Less than six months ago, 150 representatives from various organizations — including the California Governor’s Office; Austin, Texas; several University of California campuses; Google X; Uber and Lyft, among many others — gathered in Sacramento, Calif., to discuss the three revolutions taking place in transportation: sharing, electrification and automation.
The meeting, hosted by the UC Davis Institute of Transportation Studies (ITS) through its 3 Revolutions Policy Initiative, explored the key policies and strategies surrounding potential synergies among electrification, automation and vehicle sharing, and how best to guide those policies to serve the public interest.
Following the conference, the group conducted an informal survey that garnered 40 responses from policymakers, researchers and representatives from interest groups — most of whom agreed that fully driverless vehicles will make up more than 20 percent of cars on the road in less than 25 years. Perhaps most telling was the fact that the traditional auto manufacturers are not expected to spearhead this change; most agree it will be tech and transportation networking companies like Google, Uber andTesla.
“The three revolutions … have the potential to stimulate sweeping changes in passenger travel, overcome the resistance of incumbent industries, and provide a faster, scalable and more profitable path toward societal goals,” said UC Davis ITS Director Daniel Sperling in a framing document. “Unmanaged, some of these same innovations could exacerbate environmental quality, equity, and livability. ”
3 Revolutions Dream
3 Revolutions Nightmare
|If policymakers and businesses effectively manage the transition to maximize cost savings and environmental benefits, these types of benefits may occur:||If government is unprepared for the revolutions and allows companies to rush gasoline-powered autonomous cars to market, then the following may occur:|
|Inexpensive on-demand robot cars and shared electric bicycles become widely available.||Only wealthiest people buy autonomous cars, enjoying their enhanced freedom, flexibility and productivity.|
|Ridesharing costs plunge as a result of matching of passengers and car size.||Conventional car owners experience worsening congestion as they compete with more intensively used, and often empty, autonomous cars waiting for their owners.|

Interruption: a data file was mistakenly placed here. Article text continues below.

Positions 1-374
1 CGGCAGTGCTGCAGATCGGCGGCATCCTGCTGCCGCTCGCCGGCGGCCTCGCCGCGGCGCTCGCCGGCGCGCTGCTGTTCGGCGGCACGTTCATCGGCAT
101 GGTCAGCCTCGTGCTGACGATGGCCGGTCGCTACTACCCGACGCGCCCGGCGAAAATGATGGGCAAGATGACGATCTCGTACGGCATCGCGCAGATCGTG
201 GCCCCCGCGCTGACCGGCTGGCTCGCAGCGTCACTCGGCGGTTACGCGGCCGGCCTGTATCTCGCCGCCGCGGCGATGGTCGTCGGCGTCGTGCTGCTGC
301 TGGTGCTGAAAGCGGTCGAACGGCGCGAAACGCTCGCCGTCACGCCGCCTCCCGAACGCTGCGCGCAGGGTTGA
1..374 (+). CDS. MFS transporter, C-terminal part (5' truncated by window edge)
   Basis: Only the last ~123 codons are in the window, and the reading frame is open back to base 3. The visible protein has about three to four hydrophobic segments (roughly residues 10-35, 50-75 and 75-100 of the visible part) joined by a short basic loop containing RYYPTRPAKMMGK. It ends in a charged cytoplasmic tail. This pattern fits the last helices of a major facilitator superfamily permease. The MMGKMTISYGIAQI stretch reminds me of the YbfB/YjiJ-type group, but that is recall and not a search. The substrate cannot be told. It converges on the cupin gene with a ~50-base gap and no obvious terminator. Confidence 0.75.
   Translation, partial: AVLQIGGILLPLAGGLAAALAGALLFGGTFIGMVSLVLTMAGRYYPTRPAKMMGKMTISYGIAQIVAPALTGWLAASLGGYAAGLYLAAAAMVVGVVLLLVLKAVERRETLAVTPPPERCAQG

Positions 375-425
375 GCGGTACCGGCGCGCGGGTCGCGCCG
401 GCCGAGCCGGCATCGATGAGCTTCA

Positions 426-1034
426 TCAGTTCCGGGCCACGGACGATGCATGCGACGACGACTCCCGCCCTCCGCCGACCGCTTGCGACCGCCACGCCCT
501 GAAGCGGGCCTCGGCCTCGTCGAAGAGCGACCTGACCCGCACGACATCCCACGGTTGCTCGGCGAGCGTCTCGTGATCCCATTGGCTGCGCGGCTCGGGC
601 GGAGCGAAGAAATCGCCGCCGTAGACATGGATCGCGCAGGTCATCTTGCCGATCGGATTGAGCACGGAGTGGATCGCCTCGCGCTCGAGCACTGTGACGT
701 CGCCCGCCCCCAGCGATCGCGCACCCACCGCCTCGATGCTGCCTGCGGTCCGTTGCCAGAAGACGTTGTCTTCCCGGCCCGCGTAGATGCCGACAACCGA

|More productive multi-tasking while traveling and fewer wasted hours spent ferrying kids around or running errands.||Those without drivers' licenses, autonomous cars or smartphones continue to be marginalized as the divide widens between mobility haves and have-nots.|
|Less searching for parking and less space devoted to parking at homes, along curbs, and at parking lots and garages.||More urban sprawl as people opt for long commutes.|
|Better access to health care, retail services, education and work for the mobility-disadvantaged.||Air pollutant and greenhouse gas emissions rise as vehicle usage increases.|
The 3 Revolutions serves as a convening group for a network of nearly 300 shareholders to identify trends and potential areas for improvement to harness the benefits of shared, autonomous and electric vehicles. The group also seeks to enhance public discourse on the three revolutions, and to connect researchers with policymakers.
In clarifying their positions and recommendations for regulations, the group released a set of policy briefs, described below, which were guest-authored by leading transportation policy experts.
“The authors of the policy briefs really start to ask some of the key questions: What do we see in terms of climate benefits associated with shared, electric, and eventually driverless vehicles? How will public transit and governments need to adapt in response to these three Revolutions? ” said ITS spokesperson Mollie D’Agostino in describing the briefs.
Another theme that emerged from the papers was the need for greater communication and coordination among industry, government and academia in order to avoid unintended negative consequences that could accompany the three revolutions.
While there is still time before 100 percent autonomous vehicle deployment on city streets, the group urges that the time for preparation is now — and planning for how people will move through multiple modes of transportation relies on an abundance of data.
Connected vehicles provide information about roadway conditions, surface congestion and vehicle accidents. Ridesharing and its ability to provide mobility to underserved populations can be used to understand how people are moving around. Despite an abundance of this data, there remains a challenge in accessing this information from transportation networking companies.
“We’re lucky because these revolutions speak toward the ability to have better and richer data sources,” said D’Agostino. “To be able to really analyze that data will require partnerships, and that is where we are.”
The group will hold a second meeting in April, this time open to the public. Members will discuss their latest analysis related to the convergence of these three transportation revolutions and what it means for mobility, sustainable communities, and the economy and environment.